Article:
[seqfan] Re: Season's present to OEIS
Charles Greathouse
charles.greathouse at case.edu
Sat Dec 24 00:26:19 CET 2011
Interesting -- I'd certainly like to see the file!
A023110 is just the solutions to ten (well, actually just five have
solutions) quadratic Diophantine equations -- it shouldn't be hard to
list their members in several explicit families. I wonder if that's
related or unrelated to what you show.
Charles Greathouse
Analyst/Programmer
Case Western Reserve University
On Fri, Dec 23, 2011 at 5:55 PM, Richard Guy <rkg at cpsc.ucalgary.ca> wrote:
> Dear all,
> I wanted to send a suitable season's present, but it's
> in a fairly large and incoherent file. For those who are interested
> I can send the file (when I'm back in my office on Tuesday). I'll send
> the file to Neil in any case, and he can touch the D key or pass it on
> as he deems fit. For other, to whet your appetite, here are a few snippets:
>
> Sequence A023110 in OEIS begins
>
> 1, 4, 9, 16, 49, 169, 256, 361, 1444, 3249, 18496, 64009,
>
> [snip]
>
> The sequence of remaining squares,
>
> 0, 0, 0, 1, 4, 16, 25, 36, 144, 324, 1849,
>
> does not, at the time of writing, appear to be in OEIS,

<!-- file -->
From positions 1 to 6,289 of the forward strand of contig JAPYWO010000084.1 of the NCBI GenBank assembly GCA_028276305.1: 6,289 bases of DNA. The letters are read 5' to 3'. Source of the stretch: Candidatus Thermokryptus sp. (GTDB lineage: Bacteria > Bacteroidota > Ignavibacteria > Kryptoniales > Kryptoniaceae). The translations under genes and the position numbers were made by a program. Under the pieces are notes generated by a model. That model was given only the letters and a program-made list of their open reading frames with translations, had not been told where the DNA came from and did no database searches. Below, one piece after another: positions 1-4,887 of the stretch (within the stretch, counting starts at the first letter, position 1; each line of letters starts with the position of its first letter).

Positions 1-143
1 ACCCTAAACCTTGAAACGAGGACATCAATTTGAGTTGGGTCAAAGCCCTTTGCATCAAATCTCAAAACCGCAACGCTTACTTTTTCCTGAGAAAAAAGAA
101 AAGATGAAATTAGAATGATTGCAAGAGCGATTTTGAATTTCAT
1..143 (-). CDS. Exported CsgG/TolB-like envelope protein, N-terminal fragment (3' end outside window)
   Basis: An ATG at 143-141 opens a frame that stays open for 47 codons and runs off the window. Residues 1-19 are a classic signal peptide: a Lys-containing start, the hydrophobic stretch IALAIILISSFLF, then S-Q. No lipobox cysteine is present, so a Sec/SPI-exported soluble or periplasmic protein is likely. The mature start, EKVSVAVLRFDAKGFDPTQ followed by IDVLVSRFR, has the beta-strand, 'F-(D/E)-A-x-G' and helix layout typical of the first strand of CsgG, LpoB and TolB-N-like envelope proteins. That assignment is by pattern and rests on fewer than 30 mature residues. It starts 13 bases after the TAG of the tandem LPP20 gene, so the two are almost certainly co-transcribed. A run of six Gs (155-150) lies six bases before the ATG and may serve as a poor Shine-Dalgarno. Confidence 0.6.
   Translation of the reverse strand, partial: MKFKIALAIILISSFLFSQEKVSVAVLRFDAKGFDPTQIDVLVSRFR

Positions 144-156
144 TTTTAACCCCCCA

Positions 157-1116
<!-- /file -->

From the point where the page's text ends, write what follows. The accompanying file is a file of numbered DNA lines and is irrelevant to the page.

> but their roots,
>
> 0, 0, 0, 1, 2, 4, 5, 6, 12, 18, 43, 80, 154, 191,
>
> appear as A031150. The roots of the original sequence ...
> are not in OEIS, and show some remarkable connexions ...
> which will be explained below.
>
> [snip]
>
>
> Neg to the rescue!
> $$\sqrt{10} = [\bar4; \overbrace{\bar2, \bar2, \bar2, \bar2, \bar2,
> \bar8}],$$
> where the overbrace indicates the periodic part, has convergents
> $$\left(\frac{0}{1}\right), \frac{1}{0}, \frac{4}{1}, \frac{7}{2}, ...
>
> [snip]
>
> We need to make two adjustments and then we have all the solutions.
>
> [snip]
>
> We are now in a position to confirm the connexions noticed ...
>
> In fact,
> \begin{eqnarray*}
> N_{7n+3}^2 & = & \left\{(4+\sqrt{10})(3+\sqrt{10})^{2n}+
> (4-\sqrt{10})(3-\sqrt{10})^{2n}\right\}^2\left/4\right. \\
>
> [snip]
>
> & = & N_{14n+5} + 3 \\
>
> [snip]
>
> One can pose the same questions in bases other than 10.
>
> [snip]
>
> and the squares of the numerators satisfy the relations
> $$2N_{3n}^2=N_{6n}+1, \ N_{3n+1}^2=N_{6n+1}+2, \quad
> N_{3n+2}^2=N_{6n+3}+1$$
>
> All the best for 2012. R.
>
>
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